Fortunately, there was also a solution present with endosymbiosis. In this transfer between the alien endosymbiont and the host cell, the endosymbiont’s genetic material coding for the production of lipid membranes was likely exchanged– information to create a solid membrane was not needed in a very safe and stable cytoplasmic environment. This probably meant that at some point, the host cell might have created lipids inherited from the mitochondria in the middle of the cell. While this obviously could lead to many complications, in fluids, lipids naturally form hollow spheres (the origin of life likely involved the formation of lipid spheres first and then those sphere’s acquisition of genetic material). For some lucky host cells, this lipid membrane would go on to enclose genetic material. Now, there was a natural barrier between viruses and other infectious genetic material, blocking DNA without specific clearance from hijacking a ribosome and creating unneeded proteins. The birth of the nucleus.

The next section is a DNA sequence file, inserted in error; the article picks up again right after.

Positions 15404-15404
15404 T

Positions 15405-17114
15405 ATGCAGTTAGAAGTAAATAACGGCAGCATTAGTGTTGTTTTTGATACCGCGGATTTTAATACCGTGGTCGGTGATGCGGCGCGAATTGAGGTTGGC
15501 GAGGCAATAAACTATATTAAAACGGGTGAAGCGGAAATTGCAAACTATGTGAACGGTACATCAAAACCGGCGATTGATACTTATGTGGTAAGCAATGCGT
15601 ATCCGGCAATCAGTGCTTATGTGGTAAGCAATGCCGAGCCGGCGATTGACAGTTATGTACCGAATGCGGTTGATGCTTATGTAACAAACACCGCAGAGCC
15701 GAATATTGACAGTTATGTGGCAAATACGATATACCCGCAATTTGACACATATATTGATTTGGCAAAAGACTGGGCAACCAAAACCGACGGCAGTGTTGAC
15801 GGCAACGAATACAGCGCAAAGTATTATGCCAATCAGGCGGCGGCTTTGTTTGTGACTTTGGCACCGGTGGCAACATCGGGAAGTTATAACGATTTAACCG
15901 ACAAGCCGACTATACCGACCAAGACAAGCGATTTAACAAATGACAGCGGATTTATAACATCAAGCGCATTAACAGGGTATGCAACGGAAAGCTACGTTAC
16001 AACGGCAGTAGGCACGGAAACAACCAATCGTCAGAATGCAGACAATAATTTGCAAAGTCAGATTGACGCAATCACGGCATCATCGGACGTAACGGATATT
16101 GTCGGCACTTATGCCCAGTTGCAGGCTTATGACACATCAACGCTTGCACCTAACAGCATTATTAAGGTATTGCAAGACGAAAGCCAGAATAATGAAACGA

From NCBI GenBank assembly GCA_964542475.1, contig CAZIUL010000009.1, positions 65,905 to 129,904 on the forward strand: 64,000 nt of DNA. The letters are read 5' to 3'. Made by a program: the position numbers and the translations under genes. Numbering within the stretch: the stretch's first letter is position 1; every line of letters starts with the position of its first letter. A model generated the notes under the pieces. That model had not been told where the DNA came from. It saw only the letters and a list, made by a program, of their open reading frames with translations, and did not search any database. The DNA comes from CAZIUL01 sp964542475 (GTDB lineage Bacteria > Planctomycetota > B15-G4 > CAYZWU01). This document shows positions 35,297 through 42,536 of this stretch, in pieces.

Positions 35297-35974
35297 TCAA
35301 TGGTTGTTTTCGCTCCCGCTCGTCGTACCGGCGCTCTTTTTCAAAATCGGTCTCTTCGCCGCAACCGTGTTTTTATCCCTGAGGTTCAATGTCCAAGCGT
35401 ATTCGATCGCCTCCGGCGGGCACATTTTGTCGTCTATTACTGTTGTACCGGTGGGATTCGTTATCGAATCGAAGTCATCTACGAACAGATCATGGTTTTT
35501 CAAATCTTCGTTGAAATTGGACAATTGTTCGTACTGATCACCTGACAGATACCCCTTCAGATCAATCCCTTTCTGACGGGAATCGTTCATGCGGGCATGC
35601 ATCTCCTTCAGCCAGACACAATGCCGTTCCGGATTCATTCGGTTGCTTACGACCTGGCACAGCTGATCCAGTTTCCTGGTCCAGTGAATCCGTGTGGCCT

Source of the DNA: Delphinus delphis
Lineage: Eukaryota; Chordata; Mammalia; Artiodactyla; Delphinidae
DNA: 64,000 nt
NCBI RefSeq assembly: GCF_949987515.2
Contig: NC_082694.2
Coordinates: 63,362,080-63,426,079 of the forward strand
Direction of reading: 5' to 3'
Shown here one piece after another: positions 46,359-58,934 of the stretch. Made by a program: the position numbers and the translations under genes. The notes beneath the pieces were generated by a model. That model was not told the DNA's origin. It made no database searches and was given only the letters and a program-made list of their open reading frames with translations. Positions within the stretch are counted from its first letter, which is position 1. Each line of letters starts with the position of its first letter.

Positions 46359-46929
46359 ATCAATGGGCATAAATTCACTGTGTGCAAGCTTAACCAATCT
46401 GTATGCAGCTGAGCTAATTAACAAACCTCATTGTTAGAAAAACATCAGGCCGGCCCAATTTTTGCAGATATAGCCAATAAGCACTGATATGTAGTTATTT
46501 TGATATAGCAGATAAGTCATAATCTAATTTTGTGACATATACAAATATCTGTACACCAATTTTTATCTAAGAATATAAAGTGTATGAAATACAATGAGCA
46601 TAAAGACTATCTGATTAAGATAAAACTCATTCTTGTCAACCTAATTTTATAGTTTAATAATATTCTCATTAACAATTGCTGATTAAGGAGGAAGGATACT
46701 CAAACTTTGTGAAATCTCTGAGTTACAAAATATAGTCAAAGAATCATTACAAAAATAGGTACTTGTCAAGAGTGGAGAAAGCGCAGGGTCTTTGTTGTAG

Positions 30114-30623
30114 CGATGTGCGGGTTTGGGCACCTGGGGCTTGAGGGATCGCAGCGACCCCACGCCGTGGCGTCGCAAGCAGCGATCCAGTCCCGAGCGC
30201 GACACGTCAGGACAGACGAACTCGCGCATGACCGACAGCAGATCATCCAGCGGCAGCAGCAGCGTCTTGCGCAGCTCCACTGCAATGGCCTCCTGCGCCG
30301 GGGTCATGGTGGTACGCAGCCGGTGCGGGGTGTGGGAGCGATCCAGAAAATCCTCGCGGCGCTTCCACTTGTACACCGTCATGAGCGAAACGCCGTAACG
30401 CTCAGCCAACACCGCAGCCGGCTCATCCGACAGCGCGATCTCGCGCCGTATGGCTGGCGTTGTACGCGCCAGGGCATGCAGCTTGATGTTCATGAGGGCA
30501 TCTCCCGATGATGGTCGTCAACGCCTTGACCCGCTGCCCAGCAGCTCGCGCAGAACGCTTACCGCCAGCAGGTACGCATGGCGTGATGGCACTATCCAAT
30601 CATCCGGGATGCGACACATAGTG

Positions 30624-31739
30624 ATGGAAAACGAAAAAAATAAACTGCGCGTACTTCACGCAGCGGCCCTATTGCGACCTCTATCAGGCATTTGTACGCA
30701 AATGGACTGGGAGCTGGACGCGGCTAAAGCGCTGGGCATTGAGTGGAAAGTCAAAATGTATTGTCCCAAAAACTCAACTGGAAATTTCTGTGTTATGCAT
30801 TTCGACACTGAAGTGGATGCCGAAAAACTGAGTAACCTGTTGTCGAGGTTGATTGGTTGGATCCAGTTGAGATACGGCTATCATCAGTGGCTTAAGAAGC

The development of sexual reproduction quickly followed. With so much genetic material and so much exchange between the endosymbiont and host cells, mutation rates rapidly increased. This can be a good thing: mutation means more variance, and more variance means a more robust population. But for asexual reproduction, rapid and uncontrolled mutation can be rather deadly. The more mutation there is, the more negative mutations there will be. As many generations reproduce, those negative mutations build up, leading to a degenerating genome and continuously lowering fitness. However, even a positive mutation in a rapidly mutating asexual population can be bad news. Asexual reproduction copies the entire genome, so individual mutations or genes aren’t selectively pressured – the entire genome is. So a genome with a positive mutation that spreads across the population might have obscured the 5 negative mutations coming along with this new genome – essentially a genetic Trojan Horse. Extinction might soon follow should the environment shift, a new disease pop up, or other new conditions arise which severely punish those bad genes. What is worse for our newly-evolved eukaryote is the immense size of its genome – the more DNA there is, the more chance there is for mutation.